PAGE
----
If you are going to court to recover money from a debtor, you need to produce sufficiently strong evidence that will be at least enough to convince the court that the debt is probably owed to you.
When considering your claim, the court will consider whether, based upon your evidence, it is more likely than not that the sum claimed is due.In a typical debt recovery claim, the following evidence will be needed to succeed in the claim:
Evidence as to the amount claimed
Depending on the circumstances in which the debt arose, the court will expect to see copies of invoices claimed (and an up-to-date statement of account showing which invoices remain unpaid); or other documentation (such as a contract) showing how the debt arose. For instance, the other party may argue that the debt you are claiming is a gift – in which case, you will need evidence to support your claim that the money is owed back to you.
It’s advisable to produce copies of any letters chasing payment of unpaid invoices, together with any correspondence in which the debtor admits the debt or asks for additional time to pay.
In practice, it is quite unusual for a claim to be won on the basis of written evidence alone. For this reason, it is a good idea to submit as evidence a witness statement from someone who can confirm that the sum you are claiming remains outstanding, ideally from someone who has first-hand knowledge of the matter. For example, if it is a business debt,the witness statement could be given by someone who dealt with the debtor on a daily basis, or perhaps the person responsible for chasing payment of the unpaid invoices.
Evidence showing how the debt arose
Ordinarily, an invoice is raised if the money is owed in the course of business: the party raising the invoice asserts that they are entitled to the sum invoiced by virtue of a contract it had with the other party. If possible, that contract should be produced in evidence – or if there is no formal, signed contract, evidence of the contract that was reached, for instance, emails and records of telephone conversations.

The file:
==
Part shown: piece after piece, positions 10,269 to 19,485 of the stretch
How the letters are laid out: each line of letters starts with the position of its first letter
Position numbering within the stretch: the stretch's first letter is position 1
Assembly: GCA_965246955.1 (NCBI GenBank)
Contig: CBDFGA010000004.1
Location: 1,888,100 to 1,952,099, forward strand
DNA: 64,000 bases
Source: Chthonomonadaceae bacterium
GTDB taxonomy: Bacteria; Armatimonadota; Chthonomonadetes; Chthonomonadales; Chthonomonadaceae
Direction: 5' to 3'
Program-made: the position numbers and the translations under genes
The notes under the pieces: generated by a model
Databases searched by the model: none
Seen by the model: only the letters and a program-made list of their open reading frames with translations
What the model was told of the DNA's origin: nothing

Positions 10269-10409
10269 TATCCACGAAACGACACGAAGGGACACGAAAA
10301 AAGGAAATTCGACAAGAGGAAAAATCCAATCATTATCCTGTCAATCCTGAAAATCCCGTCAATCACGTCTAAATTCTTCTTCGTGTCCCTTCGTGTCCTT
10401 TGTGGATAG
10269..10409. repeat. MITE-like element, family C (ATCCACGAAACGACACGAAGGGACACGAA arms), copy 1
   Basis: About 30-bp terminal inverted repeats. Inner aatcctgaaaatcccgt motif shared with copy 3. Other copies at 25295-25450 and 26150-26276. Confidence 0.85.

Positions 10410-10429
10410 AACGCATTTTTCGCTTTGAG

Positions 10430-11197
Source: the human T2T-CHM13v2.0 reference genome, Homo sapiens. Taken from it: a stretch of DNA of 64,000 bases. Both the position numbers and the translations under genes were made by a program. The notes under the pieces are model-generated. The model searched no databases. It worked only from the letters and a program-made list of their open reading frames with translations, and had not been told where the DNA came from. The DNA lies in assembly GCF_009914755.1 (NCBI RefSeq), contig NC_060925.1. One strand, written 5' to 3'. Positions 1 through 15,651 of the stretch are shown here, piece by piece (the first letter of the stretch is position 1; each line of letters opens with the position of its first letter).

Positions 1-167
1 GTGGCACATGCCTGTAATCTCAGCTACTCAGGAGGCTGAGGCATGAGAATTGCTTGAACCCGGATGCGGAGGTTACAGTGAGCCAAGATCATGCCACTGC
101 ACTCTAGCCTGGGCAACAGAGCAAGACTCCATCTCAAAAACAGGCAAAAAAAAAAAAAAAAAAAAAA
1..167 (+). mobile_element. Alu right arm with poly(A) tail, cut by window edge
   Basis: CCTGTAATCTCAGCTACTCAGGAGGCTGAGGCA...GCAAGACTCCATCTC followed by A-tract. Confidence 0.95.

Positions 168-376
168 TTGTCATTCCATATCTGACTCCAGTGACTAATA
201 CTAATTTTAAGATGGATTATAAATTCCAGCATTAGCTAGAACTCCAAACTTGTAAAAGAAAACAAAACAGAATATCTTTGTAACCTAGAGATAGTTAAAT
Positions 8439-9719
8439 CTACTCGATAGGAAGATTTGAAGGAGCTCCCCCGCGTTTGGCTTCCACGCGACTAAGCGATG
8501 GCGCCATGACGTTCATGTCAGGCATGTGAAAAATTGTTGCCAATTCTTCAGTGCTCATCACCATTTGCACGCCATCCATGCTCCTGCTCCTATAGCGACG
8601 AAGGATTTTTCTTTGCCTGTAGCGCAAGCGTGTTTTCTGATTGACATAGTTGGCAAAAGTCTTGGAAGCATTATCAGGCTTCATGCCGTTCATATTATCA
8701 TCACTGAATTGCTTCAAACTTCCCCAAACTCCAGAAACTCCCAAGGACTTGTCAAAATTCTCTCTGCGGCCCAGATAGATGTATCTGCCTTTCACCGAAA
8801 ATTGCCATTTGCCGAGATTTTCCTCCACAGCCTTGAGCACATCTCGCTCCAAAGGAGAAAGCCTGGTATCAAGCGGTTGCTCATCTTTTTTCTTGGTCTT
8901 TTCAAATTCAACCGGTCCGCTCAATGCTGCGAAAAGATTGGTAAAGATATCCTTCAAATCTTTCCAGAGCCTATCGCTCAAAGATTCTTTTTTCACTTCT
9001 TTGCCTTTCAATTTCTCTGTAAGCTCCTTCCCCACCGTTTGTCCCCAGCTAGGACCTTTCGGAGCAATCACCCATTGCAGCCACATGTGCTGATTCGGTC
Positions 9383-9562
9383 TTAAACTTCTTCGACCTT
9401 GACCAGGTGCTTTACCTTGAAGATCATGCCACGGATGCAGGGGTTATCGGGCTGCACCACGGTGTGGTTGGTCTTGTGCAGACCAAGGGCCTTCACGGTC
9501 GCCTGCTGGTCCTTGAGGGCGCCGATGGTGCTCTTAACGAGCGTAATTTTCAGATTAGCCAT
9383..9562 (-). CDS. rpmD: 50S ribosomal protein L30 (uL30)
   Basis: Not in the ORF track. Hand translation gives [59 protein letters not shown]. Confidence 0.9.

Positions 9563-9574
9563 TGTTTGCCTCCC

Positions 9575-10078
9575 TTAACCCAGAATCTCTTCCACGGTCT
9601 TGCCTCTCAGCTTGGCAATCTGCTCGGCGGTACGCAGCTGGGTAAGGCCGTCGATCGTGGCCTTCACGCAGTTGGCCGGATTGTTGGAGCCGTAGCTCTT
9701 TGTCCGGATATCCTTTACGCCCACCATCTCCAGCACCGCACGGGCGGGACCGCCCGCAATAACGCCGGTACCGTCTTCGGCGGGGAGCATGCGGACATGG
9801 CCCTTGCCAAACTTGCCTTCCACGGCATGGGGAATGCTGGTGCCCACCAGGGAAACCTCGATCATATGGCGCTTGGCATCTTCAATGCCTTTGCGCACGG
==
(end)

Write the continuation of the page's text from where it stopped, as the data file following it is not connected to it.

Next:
If standard terms and conditions are relied upon in your claim, a copy of those terms should be produced together with evidence showing how they were incorporated into the contract with the debtor, for instance, copy of a letter enclosing the standard terms and conditions; or an order form referring to them.
It is important to note that if standard terms and conditions are relied upon, it is necessary to show that the other party had notice of them before the contract was made.
In the absence of a formal written contract, copies of emails, letters or texts may, for example, show what terms were agreed. Copies of such communications should be included in your evidence. Even where there is a formal written contract it may be helpful to include any correspondence leading up to the formation of the contract in case there is any ambiguity as to the terms of the contract, or to clarify the intention of both the parties.
If the contract was made orally, it may be harder to prove your claim. It will normally be necessary to produce a witness statement by the person who agreed the contract, setting out the manner in which the contract was formed, when and where the conversations/ took place, and the terms agreed. If the money was intended as a loan and not a gift, again, you will need evidence in support.
Performance of the contract
It will also normally be necessary to produce evidence to show how the contract was performed. In the case of a debt arising out of the sale of goods, this may include delivery notes showing that the goods were delivered to the other party.
Attendance of witnesses
A court may well attach greater weight to the evidence contained in a witness statement if the witness is present at the hearing and, therefore, able to confirm first hand to the court that they believe that the facts stated in their witness statement are true.
Since the court will rule on the basis as to whether it is more likely than not that the sum claimed is due, it is particularly important to ensure that witnesses attend court if there is a likelihood that the debtor’s witnesses will attend. The reason for this is that if one of the other party’s witnesses makes an assertion that is false or untrue it will be very difficult to rebut that assertion if you have no witnesses in court to give evidence to the contrary.
In practice, the parties normally submit copies of the original documents as their evidence. However, it is important to ensure that the originals are available at the hearing, if at all possible, in case there is any doubt as to the authenticity of the documents, or to demonstrate, for example, that any standard terms and conditions relied upon are actually included on the reverse of an evidential document.